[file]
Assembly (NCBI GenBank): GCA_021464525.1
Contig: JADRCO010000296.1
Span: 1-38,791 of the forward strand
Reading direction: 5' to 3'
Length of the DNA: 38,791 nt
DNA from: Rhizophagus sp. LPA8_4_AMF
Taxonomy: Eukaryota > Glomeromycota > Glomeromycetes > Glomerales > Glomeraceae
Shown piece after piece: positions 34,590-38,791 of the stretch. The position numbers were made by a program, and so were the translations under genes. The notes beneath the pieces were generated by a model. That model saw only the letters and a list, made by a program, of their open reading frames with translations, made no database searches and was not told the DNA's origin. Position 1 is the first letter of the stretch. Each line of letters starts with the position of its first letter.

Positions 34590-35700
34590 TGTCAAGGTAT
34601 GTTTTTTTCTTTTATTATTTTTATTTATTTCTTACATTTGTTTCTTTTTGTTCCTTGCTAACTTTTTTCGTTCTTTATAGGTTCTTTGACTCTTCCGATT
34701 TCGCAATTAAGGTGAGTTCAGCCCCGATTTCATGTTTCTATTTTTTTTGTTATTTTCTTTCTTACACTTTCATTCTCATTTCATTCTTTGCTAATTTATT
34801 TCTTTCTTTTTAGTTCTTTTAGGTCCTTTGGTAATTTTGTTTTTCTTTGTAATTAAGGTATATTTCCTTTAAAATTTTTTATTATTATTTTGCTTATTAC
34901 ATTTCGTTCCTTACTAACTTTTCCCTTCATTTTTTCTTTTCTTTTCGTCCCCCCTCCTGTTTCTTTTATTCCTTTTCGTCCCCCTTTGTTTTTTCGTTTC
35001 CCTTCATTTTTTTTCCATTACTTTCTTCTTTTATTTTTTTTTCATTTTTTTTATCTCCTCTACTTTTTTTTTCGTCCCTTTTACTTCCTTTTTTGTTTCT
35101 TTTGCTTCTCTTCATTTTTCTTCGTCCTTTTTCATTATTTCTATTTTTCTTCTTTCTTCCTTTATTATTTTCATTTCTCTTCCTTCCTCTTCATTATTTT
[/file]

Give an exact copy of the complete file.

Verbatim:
Assembly (NCBI GenBank): GCA_021464525.1
Contig: JADRCO010000296.1
Span: 1-38,791 of the forward strand
Reading direction: 5' to 3'
Length of the DNA: 38,791 nt
DNA from: Rhizophagus sp. LPA8_4_AMF
Taxonomy: Eukaryota > Glomeromycota > Glomeromycetes > Glomerales > Glomeraceae
Shown piece after piece: positions 34,590-38,791 of the stretch. The position numbers were made by a program, and so were the translations under genes. The notes beneath the pieces were generated by a model. That model saw only the letters and a list, made by a program, of their open reading frames with translations, made no database searches and was not told the DNA's origin. Position 1 is the first letter of the stretch. Each line of letters starts with the position of its first letter.

Positions 34590-35700
34590 TGTCAAGGTAT
34601 GTTTTTTTCTTTTATTATTTTTATTTATTTCTTACATTTGTTTCTTTTTGTTCCTTGCTAACTTTTTTCGTTCTTTATAGGTTCTTTGACTCTTCCGATT
34701 TCGCAATTAAGGTGAGTTCAGCCCCGATTTCATGTTTCTATTTTTTTTGTTATTTTCTTTCTTACACTTTCATTCTCATTTCATTCTTTGCTAATTTATT
34801 TCTTTCTTTTTAGTTCTTTTAGGTCCTTTGGTAATTTTGTTTTTCTTTGTAATTAAGGTATATTTCCTTTAAAATTTTTTATTATTATTTTGCTTATTAC
34901 ATTTCGTTCCTTACTAACTTTTCCCTTCATTTTTTCTTTTCTTTTCGTCCCCCCTCCTGTTTCTTTTATTCCTTTTCGTCCCCCTTTGTTTTTTCGTTTC
35001 CCTTCATTTTTTTTCCATTACTTTCTTCTTTTATTTTTTTTTCATTTTTTTTATCTCCTCTACTTTTTTTTTCGTCCCTTTTACTTCCTTTTTTGTTTCT
35101 TTTGCTTCTCTTCATTTTTCTTCGTCCTTTTTCATTATTTCTATTTTTCTTCTTTCTTCCTTTATTATTTTCATTTCTCTTCCTTCCTCTTCATTATTTT